David,

Lag screws are a band-aid at best and ONLY to be used along side other bolts that may have suffered some crevice corrosion. They should never replace a cast in place J bolt. Lead keels are far to soft to be supported by lag screws or just simple tapping directly into the lead.

When I re-set the keel on my C-30 I spoke with three keel manufacturers and I was told by all three to absolutely not drill & tap or use lags in lead keels. I used the barrel bolt method but would not do it again as it leaked. If I need to do it again I would use the Mars method.

If lags were strong enough factories would use them as it is far easier to set the hull on a keel with no bolts, then drill into it vs. templating each hull/keel and setting the hull carefully over the bolts.

The op's keel has enough threads to use the sleeve method but personally I still much prefer new j-bolts cast in place..
What are barrel bolts? How are they fitted?

regards/petar
Petar is offline  
Quote Quick Reply Share with Facebook
post #8 of 30 Old 12-24-2009
Senior Member
 
Maine Sail's Avatar
 
Join Date: Jan 2003
Location: Maine Coast
Posts: 5,879
Thanks: 20
Thanked 219 Times in 167 Posts
Rep Power: 16
       
Quote:
Originally Posted by Petar View Post
What are barrel bolts? How are they fitted?

regards/petar
Basically you drill and tap 2" diameter solid bronze round stock, cut about 2.5" long, to accept the 3/4" keel bolt. You then drill into the side of the keel to create a corresponding pocket for the bronze barrel nut to sit in.

Next a hole is drilled down into the barrel pocket from the top of the keel.

Please ignore my MS Paint skills, they suck.

Red circles are the drilled holes, gray is the barrel nut and red line coming into the holes is stainless or bronze keel bolts from above.

Once done you seal the whole thing up with epoxy and hope it does not leak. We actually tapped mine all the way from the top into the barrel hole so there was no slop but even after coating the keel bolts with epoxy and threading them in it still leaked..

______
-Maine Sail / CS-36T


To view links or images in signatures your post count must be 10 or greater. You currently have 0 posts.




Images In Posts Property of Compass Marine Inc.


Maine Sail is offline  
Quote Quick Reply Share with Facebook
post #9 of 30 Old 12-24-2009
Senior Member
 
Join Date: Nov 2002
Posts: 148
Thanks: 0
Thanked 0 Times in 0 Posts
Rep Power: 13
 
Regarding hauling, you might try uship.com. No direct experience but haulers bid on your work and you can get references from them. Seemed like a good program when I was investigating moving a possible boat purchase from WI to MA.

Just a thought.

Best wishes.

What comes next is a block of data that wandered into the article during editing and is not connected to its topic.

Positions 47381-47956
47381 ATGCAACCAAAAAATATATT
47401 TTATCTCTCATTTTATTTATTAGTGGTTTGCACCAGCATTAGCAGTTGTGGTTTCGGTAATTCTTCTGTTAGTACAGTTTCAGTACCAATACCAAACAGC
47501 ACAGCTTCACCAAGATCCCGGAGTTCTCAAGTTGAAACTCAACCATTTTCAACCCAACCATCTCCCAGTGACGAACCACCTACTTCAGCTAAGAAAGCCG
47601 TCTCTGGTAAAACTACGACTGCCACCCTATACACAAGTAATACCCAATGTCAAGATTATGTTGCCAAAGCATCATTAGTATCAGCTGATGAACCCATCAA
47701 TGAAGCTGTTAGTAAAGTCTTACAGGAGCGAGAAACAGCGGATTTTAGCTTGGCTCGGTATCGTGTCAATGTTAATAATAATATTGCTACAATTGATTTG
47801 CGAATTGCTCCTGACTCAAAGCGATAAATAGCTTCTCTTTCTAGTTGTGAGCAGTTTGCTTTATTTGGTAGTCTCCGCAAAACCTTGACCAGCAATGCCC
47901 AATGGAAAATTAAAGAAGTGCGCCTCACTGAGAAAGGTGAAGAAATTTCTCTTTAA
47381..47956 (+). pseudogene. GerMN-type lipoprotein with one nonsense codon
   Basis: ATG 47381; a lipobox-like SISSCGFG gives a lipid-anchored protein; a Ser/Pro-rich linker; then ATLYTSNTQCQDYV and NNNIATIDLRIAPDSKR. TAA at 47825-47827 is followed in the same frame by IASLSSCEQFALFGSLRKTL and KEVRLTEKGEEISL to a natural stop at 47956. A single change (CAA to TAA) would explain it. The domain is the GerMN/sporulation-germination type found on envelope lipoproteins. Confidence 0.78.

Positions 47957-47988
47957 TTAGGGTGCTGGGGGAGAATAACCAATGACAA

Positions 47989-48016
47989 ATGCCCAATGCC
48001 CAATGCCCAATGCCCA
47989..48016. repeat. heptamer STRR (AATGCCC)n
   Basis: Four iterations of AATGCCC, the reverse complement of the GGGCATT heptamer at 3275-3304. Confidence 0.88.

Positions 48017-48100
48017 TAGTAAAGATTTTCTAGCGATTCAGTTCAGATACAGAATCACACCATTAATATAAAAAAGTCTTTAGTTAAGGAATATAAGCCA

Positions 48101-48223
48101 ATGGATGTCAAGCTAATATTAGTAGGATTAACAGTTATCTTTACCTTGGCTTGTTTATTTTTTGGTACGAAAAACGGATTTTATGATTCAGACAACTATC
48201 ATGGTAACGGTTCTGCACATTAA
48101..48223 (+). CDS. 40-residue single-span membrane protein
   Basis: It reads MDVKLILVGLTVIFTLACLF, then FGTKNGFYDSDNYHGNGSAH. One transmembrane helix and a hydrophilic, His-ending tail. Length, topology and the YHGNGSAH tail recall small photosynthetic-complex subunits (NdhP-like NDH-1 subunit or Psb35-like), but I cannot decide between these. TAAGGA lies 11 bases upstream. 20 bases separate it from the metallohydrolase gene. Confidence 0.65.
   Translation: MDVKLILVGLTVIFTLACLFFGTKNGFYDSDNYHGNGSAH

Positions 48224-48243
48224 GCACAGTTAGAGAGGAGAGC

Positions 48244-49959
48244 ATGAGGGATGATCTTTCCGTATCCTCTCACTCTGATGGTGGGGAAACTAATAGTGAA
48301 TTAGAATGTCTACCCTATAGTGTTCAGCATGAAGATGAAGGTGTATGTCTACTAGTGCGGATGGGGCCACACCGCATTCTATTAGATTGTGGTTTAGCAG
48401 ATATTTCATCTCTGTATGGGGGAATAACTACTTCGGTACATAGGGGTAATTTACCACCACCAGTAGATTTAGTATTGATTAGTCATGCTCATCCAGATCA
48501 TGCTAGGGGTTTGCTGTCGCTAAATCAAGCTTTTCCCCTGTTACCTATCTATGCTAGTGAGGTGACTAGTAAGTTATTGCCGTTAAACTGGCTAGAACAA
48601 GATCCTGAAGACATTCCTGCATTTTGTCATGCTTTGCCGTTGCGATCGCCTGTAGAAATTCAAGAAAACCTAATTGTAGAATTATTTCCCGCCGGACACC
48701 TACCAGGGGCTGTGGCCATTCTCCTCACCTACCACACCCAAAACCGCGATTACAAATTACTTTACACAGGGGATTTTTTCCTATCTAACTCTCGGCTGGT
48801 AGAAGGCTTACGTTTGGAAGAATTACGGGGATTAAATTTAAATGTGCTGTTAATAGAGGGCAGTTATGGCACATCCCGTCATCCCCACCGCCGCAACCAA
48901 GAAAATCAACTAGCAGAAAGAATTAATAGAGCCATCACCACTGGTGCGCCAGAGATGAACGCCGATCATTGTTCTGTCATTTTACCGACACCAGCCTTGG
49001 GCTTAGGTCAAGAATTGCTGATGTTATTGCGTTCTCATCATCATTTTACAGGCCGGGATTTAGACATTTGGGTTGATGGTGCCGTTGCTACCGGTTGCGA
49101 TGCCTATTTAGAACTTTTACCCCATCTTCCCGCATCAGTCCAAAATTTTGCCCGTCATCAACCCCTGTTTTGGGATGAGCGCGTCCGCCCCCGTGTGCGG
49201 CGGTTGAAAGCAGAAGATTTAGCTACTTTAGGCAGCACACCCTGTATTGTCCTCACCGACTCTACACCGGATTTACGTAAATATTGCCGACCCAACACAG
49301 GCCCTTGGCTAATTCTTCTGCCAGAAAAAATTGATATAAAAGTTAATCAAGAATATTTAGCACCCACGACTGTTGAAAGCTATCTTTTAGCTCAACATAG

ereiss is offline  
Quote Quick Reply Share with Facebook
post #10 of 30 Old 12-24-2009
Reward for lost Kraken!
 
hellosailor's Avatar
 
Join Date: Apr 2006
Posts: 11,496
Thanks: 5
Thanked 133 Times in 130 Posts
Rep Power: 11
   
"Once done you seal the whole thing up with epoxy and hope it does not leak."
What ever happened to tradition? You can indeed build a clay dam outside the hole in the keel, and then pour molten lead (with a bit of solder or flux to help it bind perhaps?) to seal the hole, instead of using plastics. If you preheat and do the pour right, the new metal will liquify into the existing keel metal and there'll be nothing to leak, just solid metal.
hellosailor is offline  
Quote Quick Reply Share with Facebook
Reply

Quick Reply
Message:
Options

By choosing to post the reply above you agree to the rules you agreed to when joining Sailnet.
Click Here to view those rules.

Register Now



In order to be able to post messages on the SailNet Community forums, you must first register.
Please enter your desired user name, your email address and other required details in the form below.
Please note: After entering 3 characters a list of Usernames already in use will appear and the list will disappear once a valid Username is entered.


User Name:
Password
Please enter a password for your user account. Note that passwords are case-sensitive.

Password:


Confirm Password:
Email Address
Please enter a valid email address for yourself.

Email Address:
OR

Log-in









Human Verification

In order to verify that you are a human and not a spam bot, please enter the answer into the following box below based on the instructions contained in the graphic.




Currently Active Users Viewing This Thread: 1 (0 members and 1 guests)
 
Thread Tools
Show Printable Version Show Printable Version
Email this Page Email this Page



Similar Threads
Thread Thread Starter Forum Replies Last Post
Fixed or swing keel, which is better? TimG2 General Discussion (sailing related) 17 07-30-2014 09:23 AM
reducing keel/adding fin? abacosol Gear & Maintenance 9 07-01-2007 09:32 PM
Keel Bolt question catamount Gear & Maintenance 2 06-20-2005 04:36 PM
Keel Bolt Repairs Don Casey Gear and Maintenance Articles 0 11-10-2003 07:00 PM
Keel Bolt Concerns Don Casey Gear and Maintenance Articles 0 10-12-2003 08:00 PM

Posting Rules  
You may post new threads
You may post replies
You may not post attachments
You may not edit your posts

BB code is On
Smilies are On
[IMG] code is On
HTML code is On
Trackbacks are On
Pingbacks are On
Refbacks are On

 
For the best viewing experience please update your browser to Google Chrome